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Reducing Children's Distress Towards Flu Vaccinations

The safety and scientific validity of this study is the responsibility of the study sponsor and investigators. Listing a study does not mean it has been evaluated by the U.S. Federal Government. Read our disclaimer for details. Identifier: NCT01529021
Recruitment Status : Completed
First Posted : February 8, 2012
Last Update Posted : February 8, 2012
Information provided by (Responsible Party):
Tanya Beran, University of Calgary

Brief Summary:
Millions of children in North America receive an annual flu vaccination, many of whom are at risk of experiencing severe distress. Children frequently use technologically advanced devices such as computers and cell phones. Based on this familiarity, the investigators introduced another sophisticated device - a humanoid robot to- interact with children during their vaccination. The investigators hypothesized that these children would experience less distress than children who did not have this interaction.

Condition or disease
Children's Distress During Flu Vaccination

Detailed Description:
57 children (30 male; age, mean + SD: 6.87 + 1.34 years) were randomly assigned to a vaccination session with a nurse who used standard administration procedures, or with a robot who was programmed to use cognitive-behavioral strategies with them while a nurse administered the vaccination. Measures of distress were completed by children, parents, nurses, and researchers.

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Study Type : Observational
Actual Enrollment : 57 participants
Observational Model: Case Control
Time Perspective: Prospective
Study Start Date : October 2011
Actual Primary Completion Date : November 2011
Actual Study Completion Date : November 2011

Resource links provided by the National Library of Medicine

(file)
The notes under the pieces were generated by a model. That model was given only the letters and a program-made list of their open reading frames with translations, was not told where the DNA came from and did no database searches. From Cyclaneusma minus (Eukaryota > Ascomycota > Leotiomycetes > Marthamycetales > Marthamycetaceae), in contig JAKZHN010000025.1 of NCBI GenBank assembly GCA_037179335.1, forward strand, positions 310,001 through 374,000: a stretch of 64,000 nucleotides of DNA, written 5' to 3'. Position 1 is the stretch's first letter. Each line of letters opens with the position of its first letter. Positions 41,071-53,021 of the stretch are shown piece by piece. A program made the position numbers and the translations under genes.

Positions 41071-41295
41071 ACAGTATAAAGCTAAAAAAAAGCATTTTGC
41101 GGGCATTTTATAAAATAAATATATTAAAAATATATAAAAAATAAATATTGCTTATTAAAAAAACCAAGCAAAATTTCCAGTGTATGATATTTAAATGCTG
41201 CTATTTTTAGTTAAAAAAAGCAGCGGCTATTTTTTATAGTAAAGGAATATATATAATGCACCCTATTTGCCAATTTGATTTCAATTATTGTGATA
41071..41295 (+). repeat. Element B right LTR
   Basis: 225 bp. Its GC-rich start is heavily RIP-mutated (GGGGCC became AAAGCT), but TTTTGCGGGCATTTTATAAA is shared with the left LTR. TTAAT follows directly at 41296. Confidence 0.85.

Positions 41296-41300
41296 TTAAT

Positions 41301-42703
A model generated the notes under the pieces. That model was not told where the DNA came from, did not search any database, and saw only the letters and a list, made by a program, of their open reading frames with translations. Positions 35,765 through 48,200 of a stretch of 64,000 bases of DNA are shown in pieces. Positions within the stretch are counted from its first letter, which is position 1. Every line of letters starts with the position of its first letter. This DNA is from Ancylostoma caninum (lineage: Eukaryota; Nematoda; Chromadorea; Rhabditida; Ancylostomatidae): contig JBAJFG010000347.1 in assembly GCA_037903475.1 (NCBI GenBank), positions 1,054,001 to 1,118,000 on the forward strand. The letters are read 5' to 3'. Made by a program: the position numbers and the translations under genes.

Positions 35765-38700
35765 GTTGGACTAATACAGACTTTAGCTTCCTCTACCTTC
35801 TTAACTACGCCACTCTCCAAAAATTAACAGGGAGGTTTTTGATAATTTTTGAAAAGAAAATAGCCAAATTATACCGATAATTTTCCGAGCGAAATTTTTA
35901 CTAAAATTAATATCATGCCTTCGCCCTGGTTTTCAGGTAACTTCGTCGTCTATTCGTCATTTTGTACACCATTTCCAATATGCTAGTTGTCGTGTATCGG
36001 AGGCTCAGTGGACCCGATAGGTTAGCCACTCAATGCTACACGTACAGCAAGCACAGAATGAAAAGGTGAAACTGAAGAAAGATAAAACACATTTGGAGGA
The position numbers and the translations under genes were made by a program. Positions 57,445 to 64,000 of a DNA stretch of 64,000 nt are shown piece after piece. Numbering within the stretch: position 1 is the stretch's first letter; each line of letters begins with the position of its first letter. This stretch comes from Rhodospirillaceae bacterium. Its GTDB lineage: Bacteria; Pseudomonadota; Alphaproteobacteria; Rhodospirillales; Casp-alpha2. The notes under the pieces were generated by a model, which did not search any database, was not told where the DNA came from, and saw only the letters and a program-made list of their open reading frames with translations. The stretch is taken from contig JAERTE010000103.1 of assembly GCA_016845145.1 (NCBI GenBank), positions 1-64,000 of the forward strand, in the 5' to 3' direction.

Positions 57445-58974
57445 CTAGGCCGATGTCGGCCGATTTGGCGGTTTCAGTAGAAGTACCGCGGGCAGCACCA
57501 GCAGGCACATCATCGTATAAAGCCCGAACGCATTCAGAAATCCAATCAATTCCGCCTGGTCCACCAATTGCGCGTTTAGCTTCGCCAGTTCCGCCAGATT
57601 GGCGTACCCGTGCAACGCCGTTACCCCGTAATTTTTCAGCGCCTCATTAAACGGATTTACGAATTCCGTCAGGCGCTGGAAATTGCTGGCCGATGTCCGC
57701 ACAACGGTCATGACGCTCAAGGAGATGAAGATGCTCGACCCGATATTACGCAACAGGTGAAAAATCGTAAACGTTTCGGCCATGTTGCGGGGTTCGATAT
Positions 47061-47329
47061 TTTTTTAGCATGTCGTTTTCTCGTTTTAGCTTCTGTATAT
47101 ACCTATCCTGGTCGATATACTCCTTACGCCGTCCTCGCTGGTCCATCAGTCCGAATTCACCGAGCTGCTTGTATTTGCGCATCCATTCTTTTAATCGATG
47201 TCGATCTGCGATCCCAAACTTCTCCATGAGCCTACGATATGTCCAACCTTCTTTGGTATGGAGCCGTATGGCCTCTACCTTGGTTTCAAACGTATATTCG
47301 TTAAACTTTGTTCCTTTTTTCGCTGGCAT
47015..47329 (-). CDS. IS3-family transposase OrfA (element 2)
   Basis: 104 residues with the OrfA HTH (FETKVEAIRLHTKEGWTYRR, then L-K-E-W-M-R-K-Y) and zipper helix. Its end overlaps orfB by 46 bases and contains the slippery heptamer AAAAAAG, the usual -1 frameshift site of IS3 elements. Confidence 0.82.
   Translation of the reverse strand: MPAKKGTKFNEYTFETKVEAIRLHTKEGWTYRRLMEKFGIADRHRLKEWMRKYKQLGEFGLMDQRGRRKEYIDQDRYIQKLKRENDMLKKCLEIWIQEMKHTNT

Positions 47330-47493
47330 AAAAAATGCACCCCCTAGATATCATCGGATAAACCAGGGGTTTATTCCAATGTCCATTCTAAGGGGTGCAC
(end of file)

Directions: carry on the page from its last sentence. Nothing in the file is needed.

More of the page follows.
MedlinePlus related topics: Flu Flu Shot

humanoid robot distration
The robot NAO, academic edition (Aldebaran Robotics) was used in this study. Some of its features include an on-board fully programmable computer CPU: x86 AMD Geode with 500 MHz, 256 MB SDRAM and 1 GB flash memory, WiFi (802.11g) and Ethernet, two cameras with up to 30 frames per second, two hands with self adaptive gripping abilities, force sensitive sensors on its arms and feet to perceive contact with objects, Light Emission Diodes in its eyes and body, four microphones to identify the source of sounds, and two loud speakers for communication where tone and voice pitch can be modified in real-time. It runs on a native Linux Operating system platform and can be programmed using a proprietary SDK called NaoQi, or in C, C++, Ruby and Urbi, which makes it compatible with other robot simulators such as Microsoft Robotics Developer Studio.
standard care procedures were used during the vaccination

Primary Outcome Measures :
  1. Faces Pain Scale-Revised [ Time Frame: 5 mins before and immediate after vaccination ]
    The Faces Pain Scale-Revised was administered to children and their parents while in the waiting room and after consent was signed. Once this questionnaire and consent were completed, the parent and child entered the vaccination room for the vaccination. As soon as the vaccination was completed, the Faces Pain Scale-Revised was re-administered.

Secondary Outcome Measures :
  1. Behavioral Approach-Avoidance Distress Scale [ Time Frame: one week after vaccination was administered ]
    The Behavioral Approach-Avoidance Distress Scale was used by researchers one week after the data collection phase was completed while reviewing the videos.

Information from the National Library of Medicine

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Ages Eligible for Study:   5 Years to 9 Years   (Child)
Sexes Eligible for Study:   All
Accepts Healthy Volunteers:   Yes
Sampling Method:   Non-Probability Sample
Study Population
children in the general public and from hospital ages 5-9 years

Inclusion Criteria:

  • ages 5-9 years,
  • boys and girls

Exclusion Criteria:

  • children with pervasive developmental disability

Information from the National Library of Medicine

To learn more about this study, you or your doctor may contact the study research staff using the contact information provided by the sponsor.

Please refer to this study by its identifier (NCT number): NCT01529021

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Canada, Alberta
Alberta Children's Hospital
Calgary, Alberta, Canada, T3B 6A8
Sponsors and Collaborators
University of Calgary
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Principal Investigator: Tanya Beran, PhD University of Calgary

Publications automatically indexed to this study by Identifier (NCT Number):
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Responsible Party: Tanya Beran, Associate Professor, University of Calgary Identifier: NCT01529021     History of Changes
Other Study ID Numbers: E 23795
First Posted: February 8, 2012    Key Record Dates
Last Update Posted: February 8, 2012
Last Verified: February 2012
Keywords provided by Tanya Beran, University of Calgary:
Pain management
human-robot interaction
Additional relevant MeSH terms:
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Immunologic Factors
Physiological Effects of Drugs